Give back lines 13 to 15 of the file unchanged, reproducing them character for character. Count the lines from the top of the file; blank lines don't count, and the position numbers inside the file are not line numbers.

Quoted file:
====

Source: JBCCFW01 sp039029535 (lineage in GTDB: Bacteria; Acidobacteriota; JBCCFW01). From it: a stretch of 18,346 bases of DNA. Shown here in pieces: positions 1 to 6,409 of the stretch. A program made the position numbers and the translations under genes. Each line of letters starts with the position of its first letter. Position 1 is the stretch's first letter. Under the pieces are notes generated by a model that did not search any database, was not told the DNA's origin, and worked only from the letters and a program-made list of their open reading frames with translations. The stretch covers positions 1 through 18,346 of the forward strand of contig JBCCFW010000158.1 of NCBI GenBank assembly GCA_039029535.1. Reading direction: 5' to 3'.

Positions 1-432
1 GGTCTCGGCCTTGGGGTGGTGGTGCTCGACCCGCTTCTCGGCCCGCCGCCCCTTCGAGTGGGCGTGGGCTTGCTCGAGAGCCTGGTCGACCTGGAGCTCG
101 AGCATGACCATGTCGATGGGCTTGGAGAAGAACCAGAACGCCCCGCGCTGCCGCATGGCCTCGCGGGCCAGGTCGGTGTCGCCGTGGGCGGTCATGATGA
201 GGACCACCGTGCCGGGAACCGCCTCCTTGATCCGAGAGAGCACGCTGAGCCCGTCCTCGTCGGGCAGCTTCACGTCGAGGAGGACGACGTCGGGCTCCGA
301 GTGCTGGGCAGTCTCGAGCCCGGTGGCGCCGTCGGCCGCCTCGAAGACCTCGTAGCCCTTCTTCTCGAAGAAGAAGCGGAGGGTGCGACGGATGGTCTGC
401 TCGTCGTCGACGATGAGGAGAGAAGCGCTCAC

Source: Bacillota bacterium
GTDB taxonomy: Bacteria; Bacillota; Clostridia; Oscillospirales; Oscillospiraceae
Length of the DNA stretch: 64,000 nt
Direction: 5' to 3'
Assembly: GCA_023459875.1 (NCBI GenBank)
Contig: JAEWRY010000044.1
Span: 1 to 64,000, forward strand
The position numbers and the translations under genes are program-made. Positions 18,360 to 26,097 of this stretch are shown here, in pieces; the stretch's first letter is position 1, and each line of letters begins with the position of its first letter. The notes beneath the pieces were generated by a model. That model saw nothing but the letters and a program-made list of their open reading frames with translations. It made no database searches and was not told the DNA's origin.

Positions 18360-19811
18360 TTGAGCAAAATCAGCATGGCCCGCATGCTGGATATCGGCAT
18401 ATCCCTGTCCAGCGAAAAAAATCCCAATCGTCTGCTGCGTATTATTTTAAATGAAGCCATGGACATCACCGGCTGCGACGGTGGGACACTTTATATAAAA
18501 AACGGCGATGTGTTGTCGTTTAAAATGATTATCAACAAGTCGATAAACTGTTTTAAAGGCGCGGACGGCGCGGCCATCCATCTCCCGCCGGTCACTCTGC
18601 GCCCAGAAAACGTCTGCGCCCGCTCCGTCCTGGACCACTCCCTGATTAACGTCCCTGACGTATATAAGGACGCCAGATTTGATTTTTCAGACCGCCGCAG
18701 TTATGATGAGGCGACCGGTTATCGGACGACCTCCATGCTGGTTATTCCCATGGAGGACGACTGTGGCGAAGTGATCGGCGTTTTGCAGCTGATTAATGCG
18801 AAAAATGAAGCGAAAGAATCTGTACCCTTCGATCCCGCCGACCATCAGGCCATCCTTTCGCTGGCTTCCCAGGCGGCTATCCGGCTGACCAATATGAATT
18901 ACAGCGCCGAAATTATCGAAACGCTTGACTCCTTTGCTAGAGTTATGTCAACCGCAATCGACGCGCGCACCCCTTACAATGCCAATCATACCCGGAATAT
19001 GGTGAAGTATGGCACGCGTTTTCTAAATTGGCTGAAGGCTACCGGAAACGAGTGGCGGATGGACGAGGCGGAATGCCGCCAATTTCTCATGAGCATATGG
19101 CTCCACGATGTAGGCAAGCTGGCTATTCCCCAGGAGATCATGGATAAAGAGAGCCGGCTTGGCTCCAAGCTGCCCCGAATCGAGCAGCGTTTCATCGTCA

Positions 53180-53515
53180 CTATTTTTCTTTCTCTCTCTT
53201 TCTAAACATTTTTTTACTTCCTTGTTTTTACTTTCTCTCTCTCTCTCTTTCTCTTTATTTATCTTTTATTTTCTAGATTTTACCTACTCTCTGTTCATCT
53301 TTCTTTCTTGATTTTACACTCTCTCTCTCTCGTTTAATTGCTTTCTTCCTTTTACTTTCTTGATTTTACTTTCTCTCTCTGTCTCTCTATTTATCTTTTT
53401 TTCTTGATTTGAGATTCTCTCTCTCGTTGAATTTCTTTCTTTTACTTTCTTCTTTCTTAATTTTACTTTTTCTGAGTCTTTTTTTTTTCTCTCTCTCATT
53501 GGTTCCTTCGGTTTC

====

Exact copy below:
Contig: JAEWRY010000044.1
Span: 1 to 64,000, forward strand
The position numbers and the translations under genes are program-made. Positions 18,360 to 26,097 of this stretch are shown here, in pieces; the stretch's first letter is position 1, and each line of letters begins with the position of its first letter. The notes beneath the pieces were generated by a model. That model saw nothing but the letters and a program-made list of their open reading frames with translations. It made no database searches and was not told the DNA's origin.